NTSB: Trucker partially to blame in fatal 2016 crash involving Tesla sedan operating autonomously

| September 13, 2017

An NTSB photo of the Freightliner Cascadia involved in the June crash.

Though the driver of a Tesla sedan, which was speeding and operating (against Tesla’s advice) in a fledgling version of an autonomous mode, was mostly to blame for a fatal May 2016 crash in Williston, Florida, the truck driver also involved in the crash shares some of the blame, according to the final crash report released Tuesday by the National Transportation Safety Board.

NTSB in preliminary reports said the Tesla driver’s reliance on the autonomous system was mostly to blame for the high-profile crash. However, in its final report, NTSB concluded the driver of the tractor-trailer involved in the crash failed to yield the right of way to the oncoming Tesla sedan. A post-crash drug test also revealed the truck operator had used marijuana before the crash, according to NTSB’s report.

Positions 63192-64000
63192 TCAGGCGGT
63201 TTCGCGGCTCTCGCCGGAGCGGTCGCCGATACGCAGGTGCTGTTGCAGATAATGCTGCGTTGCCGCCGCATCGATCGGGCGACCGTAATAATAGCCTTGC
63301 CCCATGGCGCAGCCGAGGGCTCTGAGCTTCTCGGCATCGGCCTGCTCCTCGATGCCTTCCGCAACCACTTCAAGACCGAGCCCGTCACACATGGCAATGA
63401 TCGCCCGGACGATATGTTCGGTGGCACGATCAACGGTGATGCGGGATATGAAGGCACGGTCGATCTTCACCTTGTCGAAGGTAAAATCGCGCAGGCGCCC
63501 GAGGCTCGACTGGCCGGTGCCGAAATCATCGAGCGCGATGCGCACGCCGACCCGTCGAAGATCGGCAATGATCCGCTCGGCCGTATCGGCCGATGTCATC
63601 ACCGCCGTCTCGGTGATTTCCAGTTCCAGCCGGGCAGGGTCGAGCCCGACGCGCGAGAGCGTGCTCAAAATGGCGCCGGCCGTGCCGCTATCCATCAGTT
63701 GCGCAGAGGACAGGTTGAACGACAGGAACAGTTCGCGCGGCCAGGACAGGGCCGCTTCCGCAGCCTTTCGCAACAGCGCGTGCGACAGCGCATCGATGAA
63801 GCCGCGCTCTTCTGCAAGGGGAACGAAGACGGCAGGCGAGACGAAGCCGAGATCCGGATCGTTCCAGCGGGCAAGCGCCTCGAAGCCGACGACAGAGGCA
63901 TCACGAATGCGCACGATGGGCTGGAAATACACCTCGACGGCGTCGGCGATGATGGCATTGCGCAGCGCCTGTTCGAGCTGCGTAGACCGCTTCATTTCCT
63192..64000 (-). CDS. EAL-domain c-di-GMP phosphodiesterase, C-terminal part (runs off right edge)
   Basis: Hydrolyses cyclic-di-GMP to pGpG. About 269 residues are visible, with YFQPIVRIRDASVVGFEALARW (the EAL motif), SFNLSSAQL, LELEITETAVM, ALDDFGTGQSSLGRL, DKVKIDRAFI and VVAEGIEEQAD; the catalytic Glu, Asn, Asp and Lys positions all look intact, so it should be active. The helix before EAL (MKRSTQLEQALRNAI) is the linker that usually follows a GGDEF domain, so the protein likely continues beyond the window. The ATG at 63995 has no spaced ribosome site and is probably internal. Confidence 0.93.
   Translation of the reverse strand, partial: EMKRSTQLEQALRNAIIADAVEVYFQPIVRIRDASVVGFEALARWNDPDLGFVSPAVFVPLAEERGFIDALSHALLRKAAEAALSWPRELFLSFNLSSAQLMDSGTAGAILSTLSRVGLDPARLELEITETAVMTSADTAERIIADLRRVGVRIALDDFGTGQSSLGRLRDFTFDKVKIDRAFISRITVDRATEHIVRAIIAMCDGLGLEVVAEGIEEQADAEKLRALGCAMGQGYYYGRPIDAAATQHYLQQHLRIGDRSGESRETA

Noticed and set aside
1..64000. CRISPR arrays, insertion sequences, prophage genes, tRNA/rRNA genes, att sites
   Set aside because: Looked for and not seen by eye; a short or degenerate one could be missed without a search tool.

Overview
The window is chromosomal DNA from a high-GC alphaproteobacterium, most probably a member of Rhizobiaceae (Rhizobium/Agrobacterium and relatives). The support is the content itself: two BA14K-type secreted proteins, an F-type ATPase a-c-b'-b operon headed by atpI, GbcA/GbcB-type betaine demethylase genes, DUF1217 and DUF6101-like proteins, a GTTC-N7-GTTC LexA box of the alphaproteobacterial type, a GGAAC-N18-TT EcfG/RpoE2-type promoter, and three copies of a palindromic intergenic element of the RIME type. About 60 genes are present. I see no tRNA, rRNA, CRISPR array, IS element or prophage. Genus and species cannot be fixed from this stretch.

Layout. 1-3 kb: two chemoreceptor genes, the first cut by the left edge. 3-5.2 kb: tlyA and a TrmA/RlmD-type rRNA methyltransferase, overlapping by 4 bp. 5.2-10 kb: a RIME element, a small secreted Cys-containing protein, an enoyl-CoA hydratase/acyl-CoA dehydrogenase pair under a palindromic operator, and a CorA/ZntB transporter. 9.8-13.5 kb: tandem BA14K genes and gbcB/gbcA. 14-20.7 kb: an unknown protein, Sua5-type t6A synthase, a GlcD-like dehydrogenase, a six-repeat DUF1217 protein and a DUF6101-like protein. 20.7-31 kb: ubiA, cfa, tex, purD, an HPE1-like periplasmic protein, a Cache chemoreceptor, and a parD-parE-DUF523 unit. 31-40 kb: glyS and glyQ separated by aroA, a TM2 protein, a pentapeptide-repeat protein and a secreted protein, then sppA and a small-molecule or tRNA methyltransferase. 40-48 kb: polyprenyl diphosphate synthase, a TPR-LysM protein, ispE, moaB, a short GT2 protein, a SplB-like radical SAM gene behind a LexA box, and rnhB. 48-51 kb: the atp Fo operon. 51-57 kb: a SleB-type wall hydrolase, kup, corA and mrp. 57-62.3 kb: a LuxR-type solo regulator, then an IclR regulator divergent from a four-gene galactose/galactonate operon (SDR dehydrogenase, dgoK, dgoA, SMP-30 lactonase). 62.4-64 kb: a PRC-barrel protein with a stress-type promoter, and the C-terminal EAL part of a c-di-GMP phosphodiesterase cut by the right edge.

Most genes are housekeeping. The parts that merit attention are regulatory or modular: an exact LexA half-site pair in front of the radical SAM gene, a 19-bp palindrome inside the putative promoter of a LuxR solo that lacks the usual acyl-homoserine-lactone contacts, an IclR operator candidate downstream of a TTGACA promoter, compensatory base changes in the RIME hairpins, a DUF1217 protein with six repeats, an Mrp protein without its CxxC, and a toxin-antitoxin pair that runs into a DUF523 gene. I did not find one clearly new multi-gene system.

The driver of the Tesla died in the crash. The truck operator survived.

The Tesla Model S involved in the crash.

Tesla in a statement after the crash said its autonomous system, still in Beta form, failed to detect the tractor-trailer crossing the road in front of it, as it blended in with the bright sky behind it. NTSB’s report confirmed this Tuesday.

Tesla also said after the crash it’s Autopilot mode isn’t meant to replace drivers’ control of the vehicle — only to assist the driver and prevent a crash, if possible. Tesla says it warns drivers via a visual message to maintain awareness and to be ready to steer and brake if necessary.

NTSB said Tuesday the driver had a “pattern of use of the Autopilot system…and a lack of understanding of the system limitations.”’

The truck involved in the crash was a 2014 Freightliner Cascadia daycab, towing a 53-foot dry van trailer.

DOT report on fatal 2016 Tesla crash with tractor-trailer blames limitations of Autopilot mode

DOT report on fatal 2016 Tesla crash with tractor-trailer blames limitations of Autopilot mode

NHTSA concluded the car’s operator, who died in the collision, was leaning too heavily on the car’s driver assist systems, which failed to brake when ...

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